The MOBA Scramble: Surviving Decline

If you saw Startale’s podcast which I frequent, you’ll have heard me talk about the “MOBA Decline” and how the genre has plateau’d. I feel this could use some background and why I feel this way, albeit some of this will be less raw and heavy facts and more so looking about to infer meaning.

King of the Ring

For just under a decade, MOBAs have been the most enormous and possibly profitable genre bubble to hit video games. League’s explosive success in 2009 followed by the arrival of DOTA2 and more caused a scramble to get into the MOBA industry. It harkens back to the days of World of Warcraft where the MMO caused the entire genre to explode, albeit nobody expected it to last forever. Just as the MMO slowly phased away, so too would MOBAs eventually die out.

Now, to their credit, MOBAs are a part of the free-to-play explosion that has rocked gaming harder than any scandal could. League of Legends still makes money hand-over-first despite being almost a decade old. In fact, the only game that comes close to it is…WoW. A game released in 2004. Granted, WoW has a subscription fee but the sheer money coming in still speaks volumes. Along with that, DOTA2 is still the most played Steam game of the year and regularly smashes the prize pool record from each previous international.

You’d assume that there is nowhere but up, right?

The Scramble

Well, not quite.

If I had to put it to a single thing, I’d say the advent of the “hero shooter” (A FPS game with MOBA-esque mechanics like abilities and ultimates) has caused the biggest alarm for this genre. A genre that erases some of the biggest complaints people have about MOBAs such as long match times, steep learning curves and painfully annoying “It’s everyones fault but my own” mentalities. Sure, some of these still exist in hero shooters, but not to any degree they do in MOBA-style games.

It’s difficult to gain actual data but compare Google Trends for how often League and DOTA have been searched for. Since their peak around 2013, the games have slowly been looked for less and less. Sure, there are major tournament spikes, but people have either found their game or avoided the genre. New blood isn’t really coming into these games and they hold a static playerbase save for the occasional investigative “taste test” of the genre. Interesting enough, when I looked at DOTA2’s Playercount, the number spiked to nearly 14 million unique players. Yet according to Steam Charts (While they don’t tell the whole story), the average player count has dropped since December’s big announcement. What was December’s big announcement?

A Triage Situation

I’ll be blunt: Both games are attempting to triage the situation in their own unique way. While you could argue they’re just trying to keep both games “fresh”, reading between the lines shows more factual information that neither company would truly care to admit.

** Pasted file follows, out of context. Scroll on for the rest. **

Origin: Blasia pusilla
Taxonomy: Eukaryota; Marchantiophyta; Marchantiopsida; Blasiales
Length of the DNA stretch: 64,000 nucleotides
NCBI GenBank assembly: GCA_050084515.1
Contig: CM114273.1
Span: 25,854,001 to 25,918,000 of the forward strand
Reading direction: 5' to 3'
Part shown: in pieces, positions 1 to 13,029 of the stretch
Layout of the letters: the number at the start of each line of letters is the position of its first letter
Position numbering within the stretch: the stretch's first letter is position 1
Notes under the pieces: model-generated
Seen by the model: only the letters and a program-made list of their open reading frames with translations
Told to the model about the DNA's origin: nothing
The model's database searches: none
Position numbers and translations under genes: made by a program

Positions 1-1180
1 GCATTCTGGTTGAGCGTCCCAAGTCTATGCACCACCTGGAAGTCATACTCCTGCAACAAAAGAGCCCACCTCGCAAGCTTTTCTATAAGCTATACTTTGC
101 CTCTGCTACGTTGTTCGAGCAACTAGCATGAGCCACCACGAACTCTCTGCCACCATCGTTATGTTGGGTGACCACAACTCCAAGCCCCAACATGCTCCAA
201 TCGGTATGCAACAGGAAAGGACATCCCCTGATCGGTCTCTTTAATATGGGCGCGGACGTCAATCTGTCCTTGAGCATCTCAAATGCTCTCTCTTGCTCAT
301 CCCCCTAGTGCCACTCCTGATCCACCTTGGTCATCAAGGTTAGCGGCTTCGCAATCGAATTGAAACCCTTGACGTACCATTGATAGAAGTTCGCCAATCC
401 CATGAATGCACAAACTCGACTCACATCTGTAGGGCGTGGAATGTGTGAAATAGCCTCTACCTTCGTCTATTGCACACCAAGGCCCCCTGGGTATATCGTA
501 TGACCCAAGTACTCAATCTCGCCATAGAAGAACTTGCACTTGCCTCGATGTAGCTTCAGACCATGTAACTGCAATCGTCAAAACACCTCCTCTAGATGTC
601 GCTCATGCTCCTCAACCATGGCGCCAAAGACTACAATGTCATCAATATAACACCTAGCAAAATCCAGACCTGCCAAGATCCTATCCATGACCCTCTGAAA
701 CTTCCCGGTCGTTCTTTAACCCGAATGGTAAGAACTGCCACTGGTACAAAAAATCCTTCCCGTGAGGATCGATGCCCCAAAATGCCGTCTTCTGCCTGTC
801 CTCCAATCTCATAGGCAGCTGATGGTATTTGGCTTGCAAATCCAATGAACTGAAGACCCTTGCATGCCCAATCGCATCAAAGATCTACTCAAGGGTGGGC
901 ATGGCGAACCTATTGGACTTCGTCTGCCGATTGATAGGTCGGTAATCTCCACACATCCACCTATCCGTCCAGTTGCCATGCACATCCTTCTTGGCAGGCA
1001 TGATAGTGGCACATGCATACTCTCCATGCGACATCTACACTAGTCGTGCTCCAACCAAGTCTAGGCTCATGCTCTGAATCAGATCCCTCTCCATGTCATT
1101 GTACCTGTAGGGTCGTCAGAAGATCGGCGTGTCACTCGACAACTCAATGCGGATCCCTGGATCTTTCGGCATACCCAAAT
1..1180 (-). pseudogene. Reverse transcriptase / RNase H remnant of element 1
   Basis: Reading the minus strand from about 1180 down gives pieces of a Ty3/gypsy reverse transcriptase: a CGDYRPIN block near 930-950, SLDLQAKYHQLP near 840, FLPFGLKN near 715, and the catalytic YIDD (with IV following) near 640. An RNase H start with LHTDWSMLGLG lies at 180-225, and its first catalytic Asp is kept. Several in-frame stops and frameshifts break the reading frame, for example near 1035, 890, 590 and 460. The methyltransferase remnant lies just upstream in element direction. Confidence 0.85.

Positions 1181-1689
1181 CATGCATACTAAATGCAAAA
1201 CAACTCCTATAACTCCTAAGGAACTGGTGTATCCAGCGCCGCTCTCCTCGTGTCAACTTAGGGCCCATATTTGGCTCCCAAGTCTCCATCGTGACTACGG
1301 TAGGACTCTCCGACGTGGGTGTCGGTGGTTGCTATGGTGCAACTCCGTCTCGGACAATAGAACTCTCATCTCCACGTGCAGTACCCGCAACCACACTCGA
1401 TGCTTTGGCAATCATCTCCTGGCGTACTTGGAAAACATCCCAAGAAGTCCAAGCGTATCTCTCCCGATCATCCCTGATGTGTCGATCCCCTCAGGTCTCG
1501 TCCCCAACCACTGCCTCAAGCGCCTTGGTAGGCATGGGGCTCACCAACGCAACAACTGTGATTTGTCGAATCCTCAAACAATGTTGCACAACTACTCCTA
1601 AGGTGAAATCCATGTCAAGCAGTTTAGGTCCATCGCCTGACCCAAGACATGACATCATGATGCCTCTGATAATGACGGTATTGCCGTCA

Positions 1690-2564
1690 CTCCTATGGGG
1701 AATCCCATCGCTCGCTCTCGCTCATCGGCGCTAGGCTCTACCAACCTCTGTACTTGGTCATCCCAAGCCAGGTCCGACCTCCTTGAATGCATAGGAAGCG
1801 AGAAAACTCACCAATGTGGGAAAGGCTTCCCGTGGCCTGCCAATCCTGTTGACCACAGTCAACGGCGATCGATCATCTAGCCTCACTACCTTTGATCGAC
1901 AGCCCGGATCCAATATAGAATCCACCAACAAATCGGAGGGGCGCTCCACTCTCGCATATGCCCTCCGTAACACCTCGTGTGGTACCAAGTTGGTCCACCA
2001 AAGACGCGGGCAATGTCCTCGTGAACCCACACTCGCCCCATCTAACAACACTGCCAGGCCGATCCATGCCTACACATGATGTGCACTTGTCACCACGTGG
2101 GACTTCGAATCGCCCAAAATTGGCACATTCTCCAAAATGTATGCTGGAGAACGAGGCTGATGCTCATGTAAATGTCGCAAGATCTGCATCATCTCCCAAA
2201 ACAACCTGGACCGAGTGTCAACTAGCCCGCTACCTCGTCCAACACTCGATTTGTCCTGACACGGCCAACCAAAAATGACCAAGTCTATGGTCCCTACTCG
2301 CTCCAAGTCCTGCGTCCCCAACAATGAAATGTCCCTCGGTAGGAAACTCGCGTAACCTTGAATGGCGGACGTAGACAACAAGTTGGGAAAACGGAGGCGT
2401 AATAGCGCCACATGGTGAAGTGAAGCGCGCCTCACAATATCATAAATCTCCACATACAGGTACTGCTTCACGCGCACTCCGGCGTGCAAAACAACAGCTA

On League’s side, they’ve basically been making good on promises they made years ago: Replays and Practice Tools have come out alongside a new client, as well as increased bans for pro play.

For DOTA2, the 7.0 update includes a far-cleaner HUD, visual updates for heroes who have desperately needed it, and new gameplay updates that speak more of more casual games than of DOTA2.

When you step back, the intentions are quite clear. League is pushing updates to entice their more hardcore fanbase while DOTA is making a push for the more casual fanbase. Both games are attempting to draw in fresh faces as well as re-incentivize those who may not have wanted to play the game.

But most of all, these updates come off the back of one major thing: Overwatch. Blizzard’s hero shooter has blasted all expectations and has become a worldwide phenomenon. For how long, nobody can say, but it’s more than a coincidence that this game explodes onto the scene and suddenly two industry titans suddenly make sweeping changes to appease the other side of the fence.

Death Knell?

For those who fear for the game you love: Relax. These aren’t going anywhere. MOBAs are far too large to up and die. It’s arguable that they won’t even truly die, just not be number one anymore. Building on this, it’s possible League/DOTA will forever exist as esports. Games we watch rather than play. They still pull in enormous numbers and both games are still considered the pinnacle of esport play along with Counter Strike.

But Overwatch was a wake-up call. They won’t be number one forever. You can’t get by with just what you have as your game gets older. There will be challengers to your playerbase and throne…and that has sparked a massive change-of-pace in both games. MOBAs still have plenty of life in them and we’re not going to see them rot away too fast…but the question is how long they’ll be at the top as time goes on.

And that? I have no idea of.

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